May 9, 2013 · 2 minutes

It's one thing for a writer to claim that Nokia is "entering its death spiral." It's another for a shareholder to say "Are you aware that results are what matter?" But that's just what someone said to Nokia CEO Stephen Elop during a shareholder's meeting in Helsinki before adding "The road to hell is paved with good intentions. Please switch to another road."

That road, besides being paved with good intentions, is built from high-end smartphones with lackluster returns. Despite the Lumia 920 -- and its predecessor, the Lumia 900 -- offering some of the most innovative design this side of the iPhone 4 and HTC One, neither handset gained much traction when compared against rival devices from Apple and Samsung. (Some 5.6 million Lumia devices were sold in the first quarter; Apple sold 37.4 million iPhones during the same period.) High-end devices aren't going to aid Nokia in its turnaround.

But what if low-end devices meant to look like high-end smartphones could? What if Nokia could build something for emerging markets that defies the prototypical "make it cheap" approach to low-end products and instead mimics Nokia's better-but-more-expensive products?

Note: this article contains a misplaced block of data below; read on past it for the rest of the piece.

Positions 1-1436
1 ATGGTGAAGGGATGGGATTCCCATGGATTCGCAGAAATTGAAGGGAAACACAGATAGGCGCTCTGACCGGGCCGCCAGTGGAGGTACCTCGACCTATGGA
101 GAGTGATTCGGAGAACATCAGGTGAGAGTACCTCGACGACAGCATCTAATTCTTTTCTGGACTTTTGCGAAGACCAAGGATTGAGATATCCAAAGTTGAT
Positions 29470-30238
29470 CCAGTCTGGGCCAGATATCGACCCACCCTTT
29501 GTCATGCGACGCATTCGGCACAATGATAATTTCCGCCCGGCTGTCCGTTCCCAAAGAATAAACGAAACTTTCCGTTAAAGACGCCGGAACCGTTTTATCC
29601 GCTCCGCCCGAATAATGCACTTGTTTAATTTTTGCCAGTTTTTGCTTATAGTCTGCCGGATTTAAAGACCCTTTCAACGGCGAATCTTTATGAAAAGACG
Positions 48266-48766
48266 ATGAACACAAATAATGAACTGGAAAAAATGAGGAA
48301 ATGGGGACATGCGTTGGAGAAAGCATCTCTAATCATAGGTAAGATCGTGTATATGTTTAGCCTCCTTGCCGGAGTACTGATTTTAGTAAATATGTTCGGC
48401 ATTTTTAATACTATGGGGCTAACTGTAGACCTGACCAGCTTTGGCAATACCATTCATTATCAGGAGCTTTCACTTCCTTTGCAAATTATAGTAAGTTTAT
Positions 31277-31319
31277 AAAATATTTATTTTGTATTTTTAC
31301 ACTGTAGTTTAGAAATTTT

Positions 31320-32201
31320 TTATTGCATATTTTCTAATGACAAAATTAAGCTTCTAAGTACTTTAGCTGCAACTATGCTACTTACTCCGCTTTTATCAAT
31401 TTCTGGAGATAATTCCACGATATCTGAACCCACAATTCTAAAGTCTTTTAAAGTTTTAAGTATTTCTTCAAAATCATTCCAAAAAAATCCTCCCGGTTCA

Enter the Nokia Asha 501, a low-end device built for developing markets Nokia announced today. The Asha 501 resembles the Lumia 920, which Engadget called "another glorious piece of hardware from Nokia" and that I described as dragging Windows Phone 8 to the high-end smartphone war. (Never mind that Nokia "made a hash" of the Lumia 920's announcement.) Combining the Lumia line's attention to detail and design sensibility with a low price and features built specifically for developing markets could make the Asha 501 the smartphone Nokia -- and consumers -- need.

Nokia is no stranger to emerging markets, with the company selling more than twice as many Asha-branded smartphones than Lumia devices during the end of 2012. The devices might not grab headlines or be co-introduced by Nokia and Microsoft in front of a rapt audience, but they have quietly become Nokia's most popular products.

Improving those products -- and partnering with Facebook to offer consumers free cellular data -- could be more important to Nokia than building yet another high-end device that fails to compete with the iPhone or Samsung's Galaxy S line. Nokia is a low-end smartphone maker that happens to have built some of the best-designed high-end smartphones on any platform.

Maybe if Elop embraces that role he'll stop being taken to task by shareholders, the tech press, and anyone else interested in results more than good intentions.